Daily Bible Readings – Tuesday, March 19, 2013

Prayer Psalm: 120

Prayer Point. The psalmist models for us a simple way to handle fear: “I call on the LORD in my distress and he answers me.” Act on that promise today. Lift up your concerns to God and wait for him to answer.

John 9:18-41

Background. Jesus’ opponents, the Pharisees, are in a bind.  A man born blind can suddenly see, but he was healed by Jesus on the Sabbath.

The Pharisees had built their reputation with the people through their strict observance of the Law of Moses. They interpreted the law for the people and had very publicly declared that healing on the Sabbath was forbidden.  The fourth commandment, found in Exodus 20:8-11, prohibited any work on the Sabbath (Saturday). The Pharisees considered healing to be work and therefore unlawful  on the Sabbath. But the question lingers: how could Jesus heal this man if he was a sinner?  To accept the miracle was to admit that Jesus was right and they were wrong.  To deny the miracle was to deny what was plain to everyone; the man was blind, but now he sees.

Some other details that may be helpful: when the healed man is called back before the Pharisees he is asked to “give glory to God.” (see verse 24) This is simply the Jewish way of saying, “swear to speak the truth, the whole truth and nothing but the truth.” When the Pharisees accuse the healed man of being “steeped in sin at birth” (verse 34), they were referring to his blindness at birth.  Birth defects were seen as divine punishment for sin.

Finally, Jesus will refer to himself as the “Son of Man” in verse 35. This is a reference to Daniel 7:13-14 and a bold assertion of Jesus’ divinity and power to heal and to be the final authority of the Law’s true meaning.

Daniel 7:13-14 In my vision at night I looked, and there before me was one like a son of man, coming with the clouds of heaven.  He approached the Ancient of Days and was led into his presence. He was given authority, glory and sovereign power; all peoples, nations and men of every nation worshiped him.

Pay close attention to …

  • Why the formerly blind man’s parents are afraid to vouch for their son.
  • The blind man’s testimony to the Pharisees and why it enrages them.
  • Who is truly blind in this story.
  • How the Pharisees missed the opportunity to have their guilt removed.

Listen. Believe. Obey. Share.

What is the passage saying? About God? About ourselves? (Listen)
What is God asking us to believe? (Believe)
What is God asking us to do? (Obey)
Who can we share this with? (Share)

Romans 10:1-13

Background.  Paul has been contrasting two types of righteousness throughout his letter to the Roman Christians.  There is righteousness that comes from obedience to the Law of God.  This form of righteousness depends on our effort to keep the Law of God perfectly. There is a second form of righteousness that is received by faith as opposed to our effort.  This righteousness is given by God as gift to those who believe his promises. It is not an earned wage.

It is sad to note that many of God’s people who had the Law failed to discern its purpose. It was given to show that they could not keep it, nor could they earn God’s blessings.  It was created to make them desperate for God’s grace (see Romans 7:21-24). But many stubbornly clung to their own righteousness and so missed the opportunity to receive the righteousness that God gave freely.  It is only by this righteousness by faith that anyone can be saved.

In verse 4 Paul writes, “Christ is the end of the law.” The word ‘end’ has the meaning not of doing away with the law, but completing the law. Jesus kept the law to its full extent, to its completion, for us.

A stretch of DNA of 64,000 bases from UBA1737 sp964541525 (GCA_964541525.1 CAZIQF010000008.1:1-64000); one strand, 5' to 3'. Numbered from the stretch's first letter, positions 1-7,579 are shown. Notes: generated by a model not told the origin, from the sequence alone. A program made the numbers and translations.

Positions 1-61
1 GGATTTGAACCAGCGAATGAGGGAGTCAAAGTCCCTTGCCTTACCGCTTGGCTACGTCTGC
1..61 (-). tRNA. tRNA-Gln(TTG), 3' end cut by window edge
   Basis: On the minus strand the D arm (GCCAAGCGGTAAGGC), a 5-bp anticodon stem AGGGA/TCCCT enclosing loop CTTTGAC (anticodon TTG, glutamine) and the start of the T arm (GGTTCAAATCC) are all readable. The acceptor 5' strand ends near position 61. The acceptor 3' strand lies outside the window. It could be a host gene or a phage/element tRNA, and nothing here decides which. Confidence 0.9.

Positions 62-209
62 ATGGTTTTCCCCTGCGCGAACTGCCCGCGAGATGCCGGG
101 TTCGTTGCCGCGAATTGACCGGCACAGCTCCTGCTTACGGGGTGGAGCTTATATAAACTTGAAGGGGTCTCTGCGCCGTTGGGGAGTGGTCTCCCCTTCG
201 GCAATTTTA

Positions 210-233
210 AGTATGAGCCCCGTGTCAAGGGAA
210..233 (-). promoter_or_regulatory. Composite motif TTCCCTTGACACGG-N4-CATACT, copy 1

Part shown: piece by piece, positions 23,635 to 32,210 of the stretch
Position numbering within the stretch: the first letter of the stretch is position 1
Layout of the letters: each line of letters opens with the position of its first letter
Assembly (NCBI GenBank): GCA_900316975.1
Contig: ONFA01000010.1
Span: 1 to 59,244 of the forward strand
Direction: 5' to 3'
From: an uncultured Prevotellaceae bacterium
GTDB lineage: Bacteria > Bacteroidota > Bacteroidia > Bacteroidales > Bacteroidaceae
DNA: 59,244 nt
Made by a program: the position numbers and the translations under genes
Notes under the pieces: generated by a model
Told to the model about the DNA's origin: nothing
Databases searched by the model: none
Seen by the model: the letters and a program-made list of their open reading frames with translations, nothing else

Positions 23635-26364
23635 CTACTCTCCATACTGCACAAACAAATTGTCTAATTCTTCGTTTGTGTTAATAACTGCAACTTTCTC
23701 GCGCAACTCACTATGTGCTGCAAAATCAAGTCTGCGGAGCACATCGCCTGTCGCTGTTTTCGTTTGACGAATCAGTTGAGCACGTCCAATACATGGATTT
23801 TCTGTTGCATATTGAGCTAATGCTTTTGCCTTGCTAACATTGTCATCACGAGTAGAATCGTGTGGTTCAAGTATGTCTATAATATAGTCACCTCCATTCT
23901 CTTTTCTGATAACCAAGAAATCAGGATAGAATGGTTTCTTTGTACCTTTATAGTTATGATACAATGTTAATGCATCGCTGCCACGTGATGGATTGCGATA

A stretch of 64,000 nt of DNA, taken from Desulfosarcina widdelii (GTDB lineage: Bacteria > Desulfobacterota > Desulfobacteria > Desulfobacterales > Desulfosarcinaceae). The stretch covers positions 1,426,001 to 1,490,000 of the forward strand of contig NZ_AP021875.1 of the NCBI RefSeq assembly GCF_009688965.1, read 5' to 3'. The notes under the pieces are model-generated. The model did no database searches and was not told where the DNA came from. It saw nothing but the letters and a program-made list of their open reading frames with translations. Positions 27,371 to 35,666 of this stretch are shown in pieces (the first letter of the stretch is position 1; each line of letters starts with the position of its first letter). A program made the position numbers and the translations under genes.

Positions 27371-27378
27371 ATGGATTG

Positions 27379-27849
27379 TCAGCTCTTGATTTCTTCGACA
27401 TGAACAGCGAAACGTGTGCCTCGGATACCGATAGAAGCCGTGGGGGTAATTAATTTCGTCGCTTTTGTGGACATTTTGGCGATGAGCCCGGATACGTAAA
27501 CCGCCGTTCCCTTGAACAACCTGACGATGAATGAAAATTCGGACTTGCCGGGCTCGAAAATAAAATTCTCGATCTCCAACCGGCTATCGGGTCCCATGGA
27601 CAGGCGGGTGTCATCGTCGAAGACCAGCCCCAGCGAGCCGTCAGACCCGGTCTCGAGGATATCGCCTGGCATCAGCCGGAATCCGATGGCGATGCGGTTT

Pay close attention to …

  • Paul’s desire for those within Israel who were not yet saved. Note that in many ways they remind Paul of himself before he encountered Christ.  (See Acts 9:1-19 and Philippians 3:4-6)
  • What those in Israel missed despite being zealous for God.  Which form of righteousness they cling to.
  • The contrast between the righteousness that is by law and the righteousness that is by faith.
  • The specific promises and truths that must be believed in order to be saved.
  • Whether there is any difference between how a Jew and a Gentile becomes right with God.

Listen. Believe. Obey. Share.

What is the passage saying? About God? About ourselves? (Listen)
What is God asking us to believe? (Believe)
What is God asking us to do? (Obey)
Who can we share this with? (Share)

Jeremiah 25:8-17

Background. Here we learn that Jeremiah has been bringing his message to the people for the past twenty-three years.  (King Josiah had died some four years earlier.)  Jehoiakim, Josiah’s son, is now king and nowhere near as righteous as was his father.  Jeremiah’s complaint to the people is that regardless of who the prophet is the people refuse to listen.  (Let’s face it, Jesus had the same problem in his own time.)  Jeremiah speaking: “They said, ‘Turn now each of you, from your evil ways and your evil practices, and you can stay in the land the LORD gave to you and your fathers for ever and ever.  Do not follow other gods to serve and worship them; do not provoke me to anger with what your hands have made.  Then I will not harm you.’ ” (Jeremiah 25:5-6 NIV)  However, the people do not listen.

Pay close attention to …

  • The LORD’s plans for the obstinate (“stiff-necked”) (vv. 8-11 )
  • How long the Jews are to “serve the king of Babylon” (v. 11 )
  • What is offered to Jeremiah from the LORD to take to the “nations” (v. 15 )

Listen. Believe. Obey. Share.

What is the passage saying? About God? About ourselves? (Listen)
What is God asking us to believe? (Believe)
What is God asking us to do? (Obey)
Who can we share this with? (Share)

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